Control time for electronic spins increased to 10 seconds
A group of scientists, which included specialists from different countries of the world, was able to improve the record for the duration of maintaining control over electronic spins by almost 100 times. This fact is the most important step in science towards the invention of superfast computers based on quantum particles.
Prior to that, the best result was considered to hold the electron spin for a fraction of a second. However, famous physicists – Stephen Lyon and Alexey Tyryshkin – managed to set a new record, bringing the time of control over the electron spin to 10 seconds.
In the experiments, we used high-purity silicon. As a test object, the scientists used a small silicon chip made in the form of a pencil and containing practically only one element – an isotope of silicon (silicon-28).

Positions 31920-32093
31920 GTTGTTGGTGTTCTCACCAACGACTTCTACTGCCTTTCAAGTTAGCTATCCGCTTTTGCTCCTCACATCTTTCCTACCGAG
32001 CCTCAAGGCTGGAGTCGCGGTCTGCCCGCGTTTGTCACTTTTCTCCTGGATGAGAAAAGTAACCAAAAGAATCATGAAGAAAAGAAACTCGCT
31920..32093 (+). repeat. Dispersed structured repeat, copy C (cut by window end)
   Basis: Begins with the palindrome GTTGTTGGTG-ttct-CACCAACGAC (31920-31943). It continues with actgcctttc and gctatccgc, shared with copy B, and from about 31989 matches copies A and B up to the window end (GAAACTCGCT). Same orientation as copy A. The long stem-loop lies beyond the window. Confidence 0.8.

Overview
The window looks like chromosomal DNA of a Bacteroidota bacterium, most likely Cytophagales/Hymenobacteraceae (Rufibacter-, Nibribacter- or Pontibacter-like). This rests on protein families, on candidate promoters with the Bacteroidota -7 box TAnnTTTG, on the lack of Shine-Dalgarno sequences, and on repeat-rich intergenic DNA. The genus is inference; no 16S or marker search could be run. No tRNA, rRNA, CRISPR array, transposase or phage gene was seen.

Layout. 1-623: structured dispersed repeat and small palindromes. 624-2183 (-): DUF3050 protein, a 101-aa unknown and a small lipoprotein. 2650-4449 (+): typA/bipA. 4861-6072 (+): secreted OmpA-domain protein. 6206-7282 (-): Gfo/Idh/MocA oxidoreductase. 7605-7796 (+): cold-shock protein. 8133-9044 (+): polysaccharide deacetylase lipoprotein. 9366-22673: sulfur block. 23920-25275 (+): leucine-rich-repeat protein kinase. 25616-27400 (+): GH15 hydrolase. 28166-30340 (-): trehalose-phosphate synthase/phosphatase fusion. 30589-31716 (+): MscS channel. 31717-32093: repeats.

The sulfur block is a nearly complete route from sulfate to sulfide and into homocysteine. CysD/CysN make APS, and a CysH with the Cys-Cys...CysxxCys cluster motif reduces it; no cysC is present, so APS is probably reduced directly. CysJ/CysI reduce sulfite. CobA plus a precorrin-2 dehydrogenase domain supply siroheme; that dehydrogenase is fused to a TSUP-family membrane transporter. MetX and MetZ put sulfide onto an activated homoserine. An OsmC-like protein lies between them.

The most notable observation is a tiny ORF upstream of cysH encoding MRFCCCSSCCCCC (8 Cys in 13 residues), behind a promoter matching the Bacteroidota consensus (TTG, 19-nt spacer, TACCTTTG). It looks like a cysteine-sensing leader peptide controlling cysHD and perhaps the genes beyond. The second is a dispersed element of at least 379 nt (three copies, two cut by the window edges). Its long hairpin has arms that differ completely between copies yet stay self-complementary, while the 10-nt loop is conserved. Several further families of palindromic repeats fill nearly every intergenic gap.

During the experiments, a silicon rod was placed in a cylinder containing helium. The helium temperature was previously reduced to absolute zero. After that, the cylinder was positioned between two controlled magnets. With the help of a computer, physicists, using microwaves, coordinated about 100 billion electrons.
The concept of “spin” is often used to describe the behavior of electrons in physics. However, things are a little more complicated in quantum mechanics. For electrons, spin appears to be the main characteristic that describes how electrons can behave like tiny magnets. Unlike everyday life, small subatomic particles exist in accordance with the laws of quantum mechanics, that is, the location of electrons can be the same in the same period of time. Thus, the electron spin can be in the “up” and “down” positions, or simultaneously in the “up-down” position (superposition).
The possibility of using electrons in their superposition makes it possible to include in the computer code, in addition to the unambiguous “there is a signal” (1) and “no signal” (0), also an indefinite state of an electron in a superposition.
Such conclusions allow predicting the imminent appearance of software codes that will allow breaking other cryptographic codes or imitating the nature of the behavior of molecules.